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Market signals and government mandates

Dillon M. Feuz Published on 08 June 2011
Feedyard cattle

Let's take a look at what has happened to box beef prices, fed cattle prices, feeder cattle prices and corn prices over the last year. I will start with USDA Choice box beef prices. In June of 2010, the price averaged $157 per cwt. and increased to $168 by January 2011. In April of this year, the price increased to $188 and on June 1, 2011 the price had decreased to $178 per cwt.

From June 2010 to April 2011 prices increased by 20 percent and now June 2011 prices are 13 percent higher than they were one year ago. Nebraska live fed cattle prices were $92 per cwt. in June 2010. By January 2011 they had increased to $105 per cwt and by April they were at $120 per cwt. trading at $124 the first week of April. That is over a $30 per cwt increase in less than a year. That is an amazing market rally of 30 percent in less than a year.

As box beef prices retreated from April to June, so did fed cattle prices. The average price for fed steers in Nebraska is now $105 per cwt. That is still a 15 percent increase over prices from one year ago. As the market adjusts to the relative supply and demand conditions, these price adjustments occur. In April there was a very short supply of fed cattle, so packers were forced to pay more for them. That is why fed cattle prices increased more than box beef prices. However, as the supply of fed cattle have become relatively more plentiful in the last month, fed cattle prices have dropped more than box beef prices have dropped.

Feed delivery

Before looking at feeder cattle prices, let's look at corn prices. In June 2010, the price of corn in Omaha, Nebraska was $3.34 per bushel. By January that price had increased to $6.06 per bushel and in April of 2011 the price averaged $7.19 per bushel. However, unlike box beef and fed cattle there has been no downturn in the price of corn. The price of corn in Omaha last week was $7.59 per bushel. Corn price has more than doubled from one year ago. Are the forces of supply and demand working in the corn market? The answer is yes in that we do not have enough corn to supply all the users of corn. The year end, ending stocks of corn have been declining the last couple of years. That means we are using more corn than we are producing. Therefore prices are rising.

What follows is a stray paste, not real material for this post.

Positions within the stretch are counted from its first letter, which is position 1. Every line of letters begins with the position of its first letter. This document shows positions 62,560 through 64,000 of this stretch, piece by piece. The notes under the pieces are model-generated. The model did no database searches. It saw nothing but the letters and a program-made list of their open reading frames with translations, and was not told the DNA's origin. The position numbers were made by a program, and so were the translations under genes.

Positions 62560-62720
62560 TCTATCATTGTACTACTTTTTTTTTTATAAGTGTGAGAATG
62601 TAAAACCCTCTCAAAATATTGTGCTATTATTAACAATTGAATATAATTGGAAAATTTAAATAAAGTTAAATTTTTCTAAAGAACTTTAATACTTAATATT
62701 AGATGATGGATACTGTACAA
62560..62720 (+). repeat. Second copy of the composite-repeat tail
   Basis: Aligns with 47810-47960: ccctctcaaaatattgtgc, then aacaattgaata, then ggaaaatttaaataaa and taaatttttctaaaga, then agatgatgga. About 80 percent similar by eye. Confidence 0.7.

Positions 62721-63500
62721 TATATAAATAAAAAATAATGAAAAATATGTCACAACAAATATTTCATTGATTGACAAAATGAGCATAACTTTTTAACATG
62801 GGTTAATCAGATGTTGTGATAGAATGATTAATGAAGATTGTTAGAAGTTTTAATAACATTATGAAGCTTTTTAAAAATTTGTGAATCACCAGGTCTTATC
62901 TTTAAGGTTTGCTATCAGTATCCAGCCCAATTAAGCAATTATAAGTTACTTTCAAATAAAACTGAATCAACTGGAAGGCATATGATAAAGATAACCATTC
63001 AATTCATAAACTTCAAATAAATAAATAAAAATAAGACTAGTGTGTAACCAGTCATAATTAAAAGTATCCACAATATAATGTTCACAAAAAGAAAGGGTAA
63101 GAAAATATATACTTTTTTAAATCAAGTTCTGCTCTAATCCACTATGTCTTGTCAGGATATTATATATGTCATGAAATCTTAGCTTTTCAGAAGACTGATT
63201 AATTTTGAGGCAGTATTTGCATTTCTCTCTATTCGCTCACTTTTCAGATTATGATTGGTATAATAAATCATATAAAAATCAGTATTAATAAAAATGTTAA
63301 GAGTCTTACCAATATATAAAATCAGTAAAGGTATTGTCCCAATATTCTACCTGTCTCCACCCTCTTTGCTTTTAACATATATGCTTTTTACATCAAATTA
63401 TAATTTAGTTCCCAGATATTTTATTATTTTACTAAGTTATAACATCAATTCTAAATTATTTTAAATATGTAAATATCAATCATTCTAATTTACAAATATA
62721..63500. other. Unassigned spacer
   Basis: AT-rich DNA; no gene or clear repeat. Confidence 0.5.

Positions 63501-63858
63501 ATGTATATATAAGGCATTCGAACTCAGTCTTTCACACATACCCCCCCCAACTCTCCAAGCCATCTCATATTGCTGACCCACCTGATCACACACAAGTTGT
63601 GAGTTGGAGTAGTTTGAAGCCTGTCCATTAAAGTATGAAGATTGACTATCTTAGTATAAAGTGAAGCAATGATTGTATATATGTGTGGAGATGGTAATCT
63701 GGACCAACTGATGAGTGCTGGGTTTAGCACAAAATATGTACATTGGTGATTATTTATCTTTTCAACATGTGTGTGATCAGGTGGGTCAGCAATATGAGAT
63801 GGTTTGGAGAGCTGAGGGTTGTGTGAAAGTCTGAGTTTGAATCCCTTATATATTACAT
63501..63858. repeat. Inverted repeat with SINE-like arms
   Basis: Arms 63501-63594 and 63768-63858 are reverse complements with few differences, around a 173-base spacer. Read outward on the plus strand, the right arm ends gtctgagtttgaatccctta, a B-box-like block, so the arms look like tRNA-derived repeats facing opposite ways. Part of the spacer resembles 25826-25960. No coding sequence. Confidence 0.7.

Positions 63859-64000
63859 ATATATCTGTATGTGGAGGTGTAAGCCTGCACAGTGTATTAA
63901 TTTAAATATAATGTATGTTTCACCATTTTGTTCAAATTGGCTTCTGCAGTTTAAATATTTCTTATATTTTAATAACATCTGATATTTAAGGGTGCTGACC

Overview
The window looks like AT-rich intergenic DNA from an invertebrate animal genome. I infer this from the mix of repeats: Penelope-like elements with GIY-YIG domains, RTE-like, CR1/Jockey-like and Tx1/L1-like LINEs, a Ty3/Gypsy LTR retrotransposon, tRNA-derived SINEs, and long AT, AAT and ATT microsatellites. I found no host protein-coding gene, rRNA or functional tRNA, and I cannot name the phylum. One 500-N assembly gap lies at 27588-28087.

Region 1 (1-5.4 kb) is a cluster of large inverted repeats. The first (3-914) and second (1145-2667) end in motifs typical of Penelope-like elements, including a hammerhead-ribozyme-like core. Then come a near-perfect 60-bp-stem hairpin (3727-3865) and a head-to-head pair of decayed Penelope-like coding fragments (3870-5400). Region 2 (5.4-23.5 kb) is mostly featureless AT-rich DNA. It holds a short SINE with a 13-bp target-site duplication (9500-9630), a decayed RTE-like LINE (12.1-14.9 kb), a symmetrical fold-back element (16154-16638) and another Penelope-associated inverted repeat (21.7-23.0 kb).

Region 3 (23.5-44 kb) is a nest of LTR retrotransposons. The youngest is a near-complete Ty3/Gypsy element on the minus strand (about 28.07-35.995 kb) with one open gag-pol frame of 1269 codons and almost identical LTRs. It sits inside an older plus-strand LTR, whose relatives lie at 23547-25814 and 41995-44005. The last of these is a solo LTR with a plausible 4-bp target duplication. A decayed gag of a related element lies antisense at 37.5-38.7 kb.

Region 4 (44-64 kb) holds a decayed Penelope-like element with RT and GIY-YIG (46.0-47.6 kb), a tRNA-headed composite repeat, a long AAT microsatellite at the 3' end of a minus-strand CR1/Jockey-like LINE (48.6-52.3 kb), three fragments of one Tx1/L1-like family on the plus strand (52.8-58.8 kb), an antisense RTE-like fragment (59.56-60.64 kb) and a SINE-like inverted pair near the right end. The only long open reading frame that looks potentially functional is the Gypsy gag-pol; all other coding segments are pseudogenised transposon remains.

However, the market forces are not completely free to work in this market. There is a federal government mandate on how much ethanol MUST be produced from corn and even though the price of corn has increased dramatically in the last year, the market interfering, federal government mandate states that we must produce even more corn-based ethanol this year than we did last year. Therefore, instead of being permitted to respond to market signals and use less corn, the ethanol industry, the largest single user of corn, must use more corn rather than less corn. The result is that the price of corn continues to increase.

What have feeder cattle prices done over the last year? In June 2010 a 750-pound steer in Nebraska sold for $118 per cwt. By January 2011 that price had increased to $127 per cwt. and by April the price averaged $138 per cwt. That is an increase of 17 percent since June 2010. Prices have now fallen back to $126 per cwt., a 7 percent increase over June 2010 prices. If corn prices had stayed the same over the past year feeder cattle prices would likely have increased even more than fed cattle prices did. Even if corn prices had increased at the same rate of box beef and fed cattle prices, about 15 percent for the year, then it is likely that feeder cattle prices would be more than 15 percent higher than they were a year ago.

So, if you cow-calf producers and stocker operators receive a much lower price this fall for your feeder cattle do not blame the feedlot owners and don't even blame the "evil" packers. They are both responding to market conditions. Blame your U.S. congressmen and let them know that you do not support the mandates on the quantity of ethanol that must be produced from corn. end_mark

Dillon M. Feuz is a professor of economics at Utah State University. This originally appeared on the "In the Cattle Markets" e-newsletter.

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